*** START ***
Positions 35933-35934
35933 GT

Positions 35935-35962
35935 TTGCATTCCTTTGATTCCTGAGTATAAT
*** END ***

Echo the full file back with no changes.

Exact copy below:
Positions 35933-35934
35933 GT

Positions 35935-35962
35935 TTGCATTCCTTTGATTCCTGAGTATAAT